There’s no single approach. Many publishers choose different ad formats. Smaller publishers who don’t have a team advising them, often find it hard to strike a balance. As a publisher, you can either be a long-term value seeker, who believes that content is king, and ads are frivolous, or you may be a short-term thinker, who wouldn’t mind milking good content with many ads. Both are extreme approaches, with the risk of loss. While there is no thumb rule to the number of ads your page may have, loading it with too many can spoil the user experience. Strike a balance. After deciding on the number of ads per page, do consider the loading time.
Google’s 3-second rule states that if your page load time goes from 1 to 3 seconds, the probability of bounce rate increases by around 32%. Why lose visitors over excess ads? Don’t let ads slow down your website. Try workarounds like lazy loading ads, that come up only when the user is ready/about to view the ads, rather than loading ads during the initial page load. Too many banners, viewability, loading time, type of ads and placement, all contribute to overload or ad fatigue, leading to poor user experience.
Keep Testing and Optimizing
Sometimes, ads are the only way your website can make money. Don’t separate ads from your website content, putting them outside your locus of control. You need to invest considerable time and work in ad optimization. Multiple variables affect ad revenue. You can’t fulfill or test all parameters in one go. Starting with ad placements can help. Because that may not affect user experience so much. You could run A/B or multivariate testing for best results. Learn how users interact with your website content and ads so you can optimize them for better revenue.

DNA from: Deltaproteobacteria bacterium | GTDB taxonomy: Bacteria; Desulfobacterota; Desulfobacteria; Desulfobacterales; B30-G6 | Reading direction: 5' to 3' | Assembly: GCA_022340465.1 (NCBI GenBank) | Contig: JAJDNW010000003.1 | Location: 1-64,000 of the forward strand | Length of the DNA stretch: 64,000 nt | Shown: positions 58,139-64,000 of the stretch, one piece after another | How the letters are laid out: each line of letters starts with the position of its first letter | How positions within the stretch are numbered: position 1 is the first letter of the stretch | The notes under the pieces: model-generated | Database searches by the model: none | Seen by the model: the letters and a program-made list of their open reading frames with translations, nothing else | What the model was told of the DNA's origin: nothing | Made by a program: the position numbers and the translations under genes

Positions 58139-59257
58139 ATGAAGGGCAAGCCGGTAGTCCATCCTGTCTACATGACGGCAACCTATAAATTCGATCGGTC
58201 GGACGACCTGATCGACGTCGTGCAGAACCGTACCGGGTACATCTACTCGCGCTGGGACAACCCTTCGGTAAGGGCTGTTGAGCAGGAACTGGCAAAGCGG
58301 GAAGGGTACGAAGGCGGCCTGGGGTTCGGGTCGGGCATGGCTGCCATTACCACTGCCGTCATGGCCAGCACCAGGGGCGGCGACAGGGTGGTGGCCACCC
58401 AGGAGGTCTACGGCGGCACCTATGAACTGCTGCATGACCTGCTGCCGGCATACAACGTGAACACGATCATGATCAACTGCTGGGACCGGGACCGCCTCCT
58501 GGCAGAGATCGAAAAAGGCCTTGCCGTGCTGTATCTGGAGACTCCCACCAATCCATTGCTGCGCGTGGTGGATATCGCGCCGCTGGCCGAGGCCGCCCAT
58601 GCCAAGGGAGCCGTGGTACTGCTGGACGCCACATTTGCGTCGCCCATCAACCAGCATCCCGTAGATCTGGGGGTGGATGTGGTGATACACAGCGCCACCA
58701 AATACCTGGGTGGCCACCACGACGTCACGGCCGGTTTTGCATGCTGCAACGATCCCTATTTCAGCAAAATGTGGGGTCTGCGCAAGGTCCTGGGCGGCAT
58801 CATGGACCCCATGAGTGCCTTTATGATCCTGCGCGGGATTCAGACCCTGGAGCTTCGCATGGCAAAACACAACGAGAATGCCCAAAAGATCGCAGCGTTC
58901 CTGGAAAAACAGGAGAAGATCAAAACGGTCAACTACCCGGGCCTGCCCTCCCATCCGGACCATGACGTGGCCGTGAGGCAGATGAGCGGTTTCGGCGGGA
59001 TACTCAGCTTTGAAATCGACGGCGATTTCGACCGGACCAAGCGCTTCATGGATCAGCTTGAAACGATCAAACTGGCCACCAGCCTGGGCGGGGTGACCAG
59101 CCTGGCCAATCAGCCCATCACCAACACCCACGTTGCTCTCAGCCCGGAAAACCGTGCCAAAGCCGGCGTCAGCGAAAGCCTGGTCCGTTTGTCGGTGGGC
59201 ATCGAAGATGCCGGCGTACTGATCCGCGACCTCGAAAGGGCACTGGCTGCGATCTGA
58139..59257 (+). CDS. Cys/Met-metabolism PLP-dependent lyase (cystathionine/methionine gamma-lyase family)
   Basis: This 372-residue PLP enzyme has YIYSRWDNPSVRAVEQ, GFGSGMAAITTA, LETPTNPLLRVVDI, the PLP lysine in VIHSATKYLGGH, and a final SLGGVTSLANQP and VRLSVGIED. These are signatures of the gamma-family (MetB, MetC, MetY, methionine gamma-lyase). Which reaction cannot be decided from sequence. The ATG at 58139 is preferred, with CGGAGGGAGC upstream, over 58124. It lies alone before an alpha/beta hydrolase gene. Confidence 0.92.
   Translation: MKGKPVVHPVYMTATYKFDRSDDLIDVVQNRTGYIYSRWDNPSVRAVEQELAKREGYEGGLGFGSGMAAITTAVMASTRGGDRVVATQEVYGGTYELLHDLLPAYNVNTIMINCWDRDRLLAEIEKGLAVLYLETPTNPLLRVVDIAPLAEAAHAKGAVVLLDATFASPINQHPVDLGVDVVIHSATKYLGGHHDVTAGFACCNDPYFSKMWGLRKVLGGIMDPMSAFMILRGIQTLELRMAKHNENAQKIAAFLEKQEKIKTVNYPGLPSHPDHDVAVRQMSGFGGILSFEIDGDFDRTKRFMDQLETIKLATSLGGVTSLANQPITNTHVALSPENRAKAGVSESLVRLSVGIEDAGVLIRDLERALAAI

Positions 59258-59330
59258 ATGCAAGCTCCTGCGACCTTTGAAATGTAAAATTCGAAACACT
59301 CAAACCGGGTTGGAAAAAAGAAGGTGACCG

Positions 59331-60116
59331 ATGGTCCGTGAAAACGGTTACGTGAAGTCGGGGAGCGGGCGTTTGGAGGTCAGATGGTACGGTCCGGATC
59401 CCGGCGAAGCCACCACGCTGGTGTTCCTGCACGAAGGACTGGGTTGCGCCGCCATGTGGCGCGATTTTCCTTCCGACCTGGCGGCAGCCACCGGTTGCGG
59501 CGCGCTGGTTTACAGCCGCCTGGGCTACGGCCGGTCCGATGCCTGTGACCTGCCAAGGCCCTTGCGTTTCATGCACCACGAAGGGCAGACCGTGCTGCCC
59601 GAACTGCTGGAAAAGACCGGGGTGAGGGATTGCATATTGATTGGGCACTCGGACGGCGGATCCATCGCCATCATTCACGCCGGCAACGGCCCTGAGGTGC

Using a heat map tool is good for understanding how users interact with your site, where the maximum clicks are, and more, all in real-time. You need to focus on how users are interacting with your site across locations, time zones, and demographic segments. Gaining such insights could help you drive engagement via more contextual and personalized ad content. A better user experience will lead to optimized ad revenues. Test constantly and consistently to try to stay ahead of the curve, adapting to dynamic user behavior
What to avoid while integrating Ads on your Website?
Publishers should consciously stay away from –
- Pop up ads that obstruct the user’s view.
- Auto-playing video ads with sound that suddenly distract the reader forcing them to switch off their sound because they might shut the window by mistake.
- Prestitial ads with timers should be avoided. Waiting annoys users.
- Large, sticky ads that cover more than 30 percent of the bottom of the screen.
- Flashing animated ads that constantly morph and change color and distract the viewer.
- Full-screen scroll over ads that need users to scroll them over because they can disorient users.
In conclusion, striking that fine balance between ads and user experience should be a priority for publishers. If you think that you can earn a lot of ad revenue in a short time by bombarding users with ads, you must know that they might never return, having had a distasteful browsing experience at your website. Try to keep ads contextual, to the minimum, unobtrusive and if possible, interesting so users have a reason to visit and revisit your website. If presented in the right way, ads don’t hamper the user experience. Users, if given control over their browsing experience are happier. If you provide the right value to the user then ads might even improve the browsing experience. Read our blog on monetizing your ads so as to maximize your ad revenue.